9 – Applications
This applies to pretty much any application log. Although some software applications will leverage the operating system’s existing logging functionality for log management, these are becoming fewer and fewer. Most critical logs for applications are stored in flat files on your disks somewhere. Often, these logs are used by your application support people for troubleshooting, but what about multitier applications? If you have a front-end, middleware, and back-end deployment, each may collect logs slightly differently. Make sure you aren’t sleeping on collecting and monitoring these logs—from each tier—and getting them into a system so that you can compare transactions by lining up the timestamps.
10 – Client Machines
Yes, really. In IT, a common trope is to blame the end user, but sometimes it’s not their fault. Sometimes it’s the fault of the endpoint itself. I’m not saying that every log on every machine needs to be collected all the time—in fact, I’m saying that you should probably not do that, but selective log collection from endpoints can be critical in gaining a larger grasp of the scope of the problem. This is probably the most overlooked log type needed for actively troubleshooting issues.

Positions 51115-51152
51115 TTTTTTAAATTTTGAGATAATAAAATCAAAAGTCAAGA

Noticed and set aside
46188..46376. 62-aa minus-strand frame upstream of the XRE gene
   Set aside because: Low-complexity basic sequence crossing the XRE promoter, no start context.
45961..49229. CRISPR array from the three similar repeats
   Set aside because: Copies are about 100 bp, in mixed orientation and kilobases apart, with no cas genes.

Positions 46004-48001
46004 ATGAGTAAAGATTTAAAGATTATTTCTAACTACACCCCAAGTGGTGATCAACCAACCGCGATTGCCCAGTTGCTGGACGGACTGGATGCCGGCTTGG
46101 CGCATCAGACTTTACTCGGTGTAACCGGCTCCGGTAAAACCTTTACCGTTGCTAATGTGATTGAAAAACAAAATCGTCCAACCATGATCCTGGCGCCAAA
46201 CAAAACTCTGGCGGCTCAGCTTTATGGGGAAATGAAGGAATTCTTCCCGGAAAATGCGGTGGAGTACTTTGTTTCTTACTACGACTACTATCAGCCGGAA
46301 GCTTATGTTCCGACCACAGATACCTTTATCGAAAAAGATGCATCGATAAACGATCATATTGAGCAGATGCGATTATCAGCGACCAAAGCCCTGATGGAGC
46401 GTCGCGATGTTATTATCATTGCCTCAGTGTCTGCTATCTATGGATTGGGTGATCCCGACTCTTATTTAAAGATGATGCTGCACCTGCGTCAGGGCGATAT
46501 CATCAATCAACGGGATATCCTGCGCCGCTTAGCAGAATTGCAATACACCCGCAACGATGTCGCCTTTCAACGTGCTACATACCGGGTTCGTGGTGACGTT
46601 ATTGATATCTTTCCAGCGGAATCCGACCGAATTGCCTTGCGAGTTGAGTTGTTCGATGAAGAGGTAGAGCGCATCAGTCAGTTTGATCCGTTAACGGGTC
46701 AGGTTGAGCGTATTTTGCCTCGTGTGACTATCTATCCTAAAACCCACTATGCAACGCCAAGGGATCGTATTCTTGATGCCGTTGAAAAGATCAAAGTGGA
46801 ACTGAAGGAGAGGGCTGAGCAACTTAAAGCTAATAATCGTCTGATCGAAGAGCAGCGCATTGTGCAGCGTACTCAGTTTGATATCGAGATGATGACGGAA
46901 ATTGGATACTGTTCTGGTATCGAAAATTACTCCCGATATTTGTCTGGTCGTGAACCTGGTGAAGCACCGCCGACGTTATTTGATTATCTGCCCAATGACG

There are additional log sources that I’ve neglected, like proxy servers, load balancers, and cloud management systems, to just name a few, but this isn’t meant to be an exhaustive list. Hopefully, after reviewing these ten log types, you gain a little perspective into what would be relevant for your situation. It’s also something to keep in mind as new hardware and software enters your infrastructure.
Whether you choose one, all, or none of these as potential log sources to monitor is dependent on your exact needs. Simply thinking about what types of monitoring or log analysis tool you need moving forward could help you choose those relevant to your situation. Every bit of information can help you gain a deeper understanding of your infrastructure and how to best handle its care and feeding. Remember, it’s not if something will go sideways, it’s when. Having the best log types to back up your decision-making can be a welcome tool in your IT arsenal.